LGBTQ+ community split over revising Rainbow Flag to make it more inclusive

More than 40 years after the flag was created, some think it's time for a new one.
SAN FRANCISCO -- The Rainbow Flag is perhaps the most well-known flag in the world, created in San Francisco. But more than 40 years later, some in the LGBTQ+ community think it's time for a new flag: one that is more inclusive to replace the existing one.

People still stop to look and appreciate the significance of the giant iconic Rainbow Flag in the Castro District. It was created in 1978 by the late Gilbert Baker. The flag was meant to represent all in the LGBTQ+ community.

"Pink is for sex, red is for life, orange for healing, yellow for sun, green for nature, turquoise for magic, blue for serenity and purple for the spirit. I like to think of those elements as in every person," expressed Gilbert who died 30 days after that interview.

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As the gay community was rising, then activist Harvey Milk saw the need to create something that would symbolize that community. Milk approached a young artist and sewer from Kansas to fulfill his message of hope.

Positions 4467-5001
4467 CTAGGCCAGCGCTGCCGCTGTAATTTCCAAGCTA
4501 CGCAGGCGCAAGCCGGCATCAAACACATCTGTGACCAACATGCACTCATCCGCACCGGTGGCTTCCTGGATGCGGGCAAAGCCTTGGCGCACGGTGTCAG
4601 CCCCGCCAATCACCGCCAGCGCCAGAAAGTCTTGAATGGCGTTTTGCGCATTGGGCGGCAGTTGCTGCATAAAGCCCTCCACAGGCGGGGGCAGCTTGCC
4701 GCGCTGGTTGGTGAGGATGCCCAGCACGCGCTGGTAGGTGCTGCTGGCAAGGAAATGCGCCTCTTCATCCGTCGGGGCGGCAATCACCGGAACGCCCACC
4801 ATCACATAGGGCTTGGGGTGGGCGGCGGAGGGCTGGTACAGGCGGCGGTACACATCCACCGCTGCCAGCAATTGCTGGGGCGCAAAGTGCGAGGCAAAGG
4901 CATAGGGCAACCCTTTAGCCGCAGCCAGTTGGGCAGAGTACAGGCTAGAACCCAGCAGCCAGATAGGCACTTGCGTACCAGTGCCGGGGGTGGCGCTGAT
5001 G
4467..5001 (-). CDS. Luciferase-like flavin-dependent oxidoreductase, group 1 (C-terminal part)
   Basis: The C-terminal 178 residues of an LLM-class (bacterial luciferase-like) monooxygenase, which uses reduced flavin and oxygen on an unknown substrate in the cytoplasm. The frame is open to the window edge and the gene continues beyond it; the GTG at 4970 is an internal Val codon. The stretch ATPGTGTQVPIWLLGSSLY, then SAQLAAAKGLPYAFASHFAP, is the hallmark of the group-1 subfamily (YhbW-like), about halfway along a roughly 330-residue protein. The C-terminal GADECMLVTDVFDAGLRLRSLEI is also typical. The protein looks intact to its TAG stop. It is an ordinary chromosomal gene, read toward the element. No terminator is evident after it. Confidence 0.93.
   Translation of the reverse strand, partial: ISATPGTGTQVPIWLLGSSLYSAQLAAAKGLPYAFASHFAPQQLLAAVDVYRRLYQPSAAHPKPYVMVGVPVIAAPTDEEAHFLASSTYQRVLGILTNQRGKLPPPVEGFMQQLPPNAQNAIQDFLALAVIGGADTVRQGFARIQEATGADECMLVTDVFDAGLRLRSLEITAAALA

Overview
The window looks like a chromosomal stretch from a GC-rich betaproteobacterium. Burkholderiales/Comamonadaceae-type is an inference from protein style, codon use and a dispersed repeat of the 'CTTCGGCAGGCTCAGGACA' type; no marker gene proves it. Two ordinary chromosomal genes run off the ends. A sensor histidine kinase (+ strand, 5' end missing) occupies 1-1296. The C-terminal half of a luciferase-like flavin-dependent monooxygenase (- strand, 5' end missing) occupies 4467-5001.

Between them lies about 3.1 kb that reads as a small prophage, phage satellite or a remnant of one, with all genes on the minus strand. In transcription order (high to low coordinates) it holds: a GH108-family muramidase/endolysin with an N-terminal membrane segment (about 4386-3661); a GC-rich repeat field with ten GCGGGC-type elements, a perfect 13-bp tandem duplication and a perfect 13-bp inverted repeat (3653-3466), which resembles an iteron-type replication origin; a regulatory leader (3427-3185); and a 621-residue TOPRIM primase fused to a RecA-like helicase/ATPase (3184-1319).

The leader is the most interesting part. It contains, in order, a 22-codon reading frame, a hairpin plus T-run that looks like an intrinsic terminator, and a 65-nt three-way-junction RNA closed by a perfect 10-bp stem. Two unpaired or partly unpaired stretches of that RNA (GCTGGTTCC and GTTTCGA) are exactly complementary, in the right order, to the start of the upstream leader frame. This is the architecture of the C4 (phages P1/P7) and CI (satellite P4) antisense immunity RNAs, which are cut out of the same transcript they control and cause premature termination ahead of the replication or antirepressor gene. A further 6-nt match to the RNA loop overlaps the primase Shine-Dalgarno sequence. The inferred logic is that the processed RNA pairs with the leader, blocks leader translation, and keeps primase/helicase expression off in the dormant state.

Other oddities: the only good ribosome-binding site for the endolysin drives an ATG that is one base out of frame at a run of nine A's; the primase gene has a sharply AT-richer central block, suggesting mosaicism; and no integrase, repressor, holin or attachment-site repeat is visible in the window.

However, many transgender people don't identify with the rainbow flag.

"The people who were spearheading the gay liberation movement at the very beginning in the late 60s and early 70s were Black and Brown transgender people and in a span of a few years they were soon kicked out of the gay liberation movement and it turned into a movement that was Gay White people," explained Jupiter Peraza of the Transgender District of San Francisco.

The flag many say represents everyone in the LGBTQ+ community is called the Progress Pride Flag. The Rainbow colors remain, but Black and Brown and transgender people are represented with distinct colors.

"We want to feel accepted when we look at the flag as well," said Ivory Smith also of the Transgender District.

Some in San Francisco's Castro LGBTQ Cultural District say it may be time to switch the Rainbow Flag for the Progress Pride Flag, even on Market and Castro Streets where it has been memorialized.

"The flag itself is a symbol of pride, the right to love and hope," said Kathy Amendola, an community activist who offers gay culture tours. She opposes changing the flag.

"This is not progress, this is cultural eradication," she added.

The Castro LGBTQ Cultural District is asking the public to weigh in. They will have a community survey on their Facebook page.

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For Pride Month 2021, we're celebrating members of the transgender community as a part of a special series called "Our America: Who I'm Meant to Be."

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